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    #16
  1. Wiser? Not exactly.
    Devshed God 1st Plane (5500 - 5999 posts)

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    Originally Posted by English Breakfast Tea
    Are these the same?
    PHP Code:
    self::$name;
    static::
    $name
    book
    ::$name 
    self::$name and book::$name are essentially the same thing. self:: is a way to write it without having to know/use the classes actual name. self:: can only be used from within the classes context (a method) whereas book:: could be used anywhere.

    static:: is slightly different as it takes inheritance into account. For example:
    PHP Code:
    <?php

    class {
        protected static 
    $name 'Original';

        public function 
    method1(){
            return 
    self::$name;
        }

        public function 
    method2(){
            return static::
    $name;
        }
    }

    class 
    extends {
        protected static 
    $name 'Overwritten';
    }

    $b = new b;
    var_dump($b->method1());

    var_dump($b->method2());
    self:: causes it to reference class a's version of $name. static:: causes it to reference class b's version since class b is what the object is an instance of.


    Originally Posted by English Breakfast Tea
    One other thing I like to learn is to deal with errors when chaining methods. Previously we had discussed exceptions but now seems to be the proper way to understand them.

    Should probably stop the rest of chaining as there is not any right values returned from a method.
    When you throw an exception then PHP will jump to the nearest matching catch block (or emit a fatal error if none). Any subsequent chain'ed calls will never take place.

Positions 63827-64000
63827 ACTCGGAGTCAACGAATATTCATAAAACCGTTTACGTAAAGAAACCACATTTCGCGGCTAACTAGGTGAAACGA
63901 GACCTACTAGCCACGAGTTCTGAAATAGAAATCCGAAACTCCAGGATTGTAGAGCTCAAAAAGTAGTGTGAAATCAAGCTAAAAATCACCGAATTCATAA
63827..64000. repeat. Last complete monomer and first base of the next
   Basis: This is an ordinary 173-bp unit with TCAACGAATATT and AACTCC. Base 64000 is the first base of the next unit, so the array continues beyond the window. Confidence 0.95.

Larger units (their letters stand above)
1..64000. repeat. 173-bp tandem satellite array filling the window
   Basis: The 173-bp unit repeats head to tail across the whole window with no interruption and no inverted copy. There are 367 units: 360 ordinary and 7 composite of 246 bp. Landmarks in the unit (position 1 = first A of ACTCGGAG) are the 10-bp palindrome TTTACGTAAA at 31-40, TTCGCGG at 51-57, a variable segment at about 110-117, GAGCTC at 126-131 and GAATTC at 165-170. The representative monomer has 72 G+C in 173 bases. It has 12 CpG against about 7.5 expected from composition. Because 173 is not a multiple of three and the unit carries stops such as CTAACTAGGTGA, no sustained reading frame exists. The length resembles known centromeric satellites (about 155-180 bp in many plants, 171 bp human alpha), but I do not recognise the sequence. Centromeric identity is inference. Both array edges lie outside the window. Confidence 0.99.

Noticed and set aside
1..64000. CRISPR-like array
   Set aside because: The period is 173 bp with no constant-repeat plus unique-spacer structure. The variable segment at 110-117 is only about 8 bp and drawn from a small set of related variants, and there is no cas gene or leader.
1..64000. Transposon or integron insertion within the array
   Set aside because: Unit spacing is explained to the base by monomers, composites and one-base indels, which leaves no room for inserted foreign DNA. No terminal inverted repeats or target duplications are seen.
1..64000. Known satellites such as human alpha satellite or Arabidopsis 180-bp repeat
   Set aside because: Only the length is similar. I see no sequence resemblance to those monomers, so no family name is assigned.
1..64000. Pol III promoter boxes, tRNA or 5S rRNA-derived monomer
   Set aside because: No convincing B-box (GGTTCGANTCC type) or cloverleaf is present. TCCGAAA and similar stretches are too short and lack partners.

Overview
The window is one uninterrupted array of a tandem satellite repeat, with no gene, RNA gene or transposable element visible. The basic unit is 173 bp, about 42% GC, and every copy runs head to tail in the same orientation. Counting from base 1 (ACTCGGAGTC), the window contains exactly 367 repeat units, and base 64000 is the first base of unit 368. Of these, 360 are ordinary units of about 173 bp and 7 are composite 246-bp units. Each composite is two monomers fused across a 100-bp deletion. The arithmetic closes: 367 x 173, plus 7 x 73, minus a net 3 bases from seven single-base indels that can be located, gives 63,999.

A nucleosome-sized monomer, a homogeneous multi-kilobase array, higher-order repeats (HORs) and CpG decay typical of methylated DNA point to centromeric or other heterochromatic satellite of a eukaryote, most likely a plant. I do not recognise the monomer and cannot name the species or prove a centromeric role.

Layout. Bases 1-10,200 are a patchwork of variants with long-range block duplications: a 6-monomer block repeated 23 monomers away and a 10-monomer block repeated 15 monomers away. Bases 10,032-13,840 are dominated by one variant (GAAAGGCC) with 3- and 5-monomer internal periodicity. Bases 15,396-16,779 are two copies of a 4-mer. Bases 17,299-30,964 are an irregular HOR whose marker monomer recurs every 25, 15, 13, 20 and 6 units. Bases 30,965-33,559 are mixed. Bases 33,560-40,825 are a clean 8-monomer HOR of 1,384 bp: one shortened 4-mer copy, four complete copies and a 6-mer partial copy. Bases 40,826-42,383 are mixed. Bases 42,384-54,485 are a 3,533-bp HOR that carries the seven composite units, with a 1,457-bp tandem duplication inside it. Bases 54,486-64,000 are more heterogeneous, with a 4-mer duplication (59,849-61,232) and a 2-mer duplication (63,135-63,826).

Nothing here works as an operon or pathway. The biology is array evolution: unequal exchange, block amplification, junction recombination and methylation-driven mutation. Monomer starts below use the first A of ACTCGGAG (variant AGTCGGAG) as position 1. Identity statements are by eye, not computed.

Recycle your old CD's, don't just trash them



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  2. #17
  3. Mad Scientist
    Devshed Expert (3500 - 3999 posts)

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    If you look at the database classes I gave you ages ago you'll see that chaining is used quite a bit by always returning $this.

    You'll also notice that the class is a singleton, so never creates any more new instances

    You'll also see that where chaining is used, values are 'returned by reference',

    When you say

    there is not any right values returned from a method.
    what do you mean by this?

    The code you posted behaves exactly as I expect it to. Myself, and many others here, could have told you what the output would have been without needing to execute the code. The 'logic' you have is pretty simple and easy to understand. I think you're over complicating things in your own mind - are you confused by the output?

    When you access the what() method you are calling the method on different objects, because the previous different methods returns different objects

    add in a constructor and in the constructor call debug_print_backtrace()
    I said I didn't like ORM!!! <?php $this->model->update($this->request->resources[0])->set($this->request->getData())->getData('count'); ?>

    PDO vs mysql_* functions: Find a Migration Guide Here

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  4. #18
  5. A Change of Season
    Devshed Frequenter (2500 - 2999 posts)

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    Originally Posted by Northie
    When you say "there is not any right values returned from a method".
    what do you mean by this?
    If the function fails for any reason. ANY type of error (database connection fail, synthax error,,,,) anything that stops the function from returning the object.

    In other words, I wanna learn the right way to design these try and catch Exceptions. There seems to be a lot of different opinions on them.
    PHP Code:
            try {        
                if(
    $this->conn != null) {
                    try {
                        
    $this->SQL $this->conn->prepare($sql);                    
                    } catch( 
    PDOExecption $e ) {
                        echo 
    $e->getMessage();
                        die();
                    }
                } else {
                    throw new 
    Exception('SQL Execution failed - Connection Closed');
                }
            } catch(
    Exception $e ) {
                echo 
    $e->getMessage();
                die();
            } 
    Jacques and Requnix mentioned a few good thingshere.
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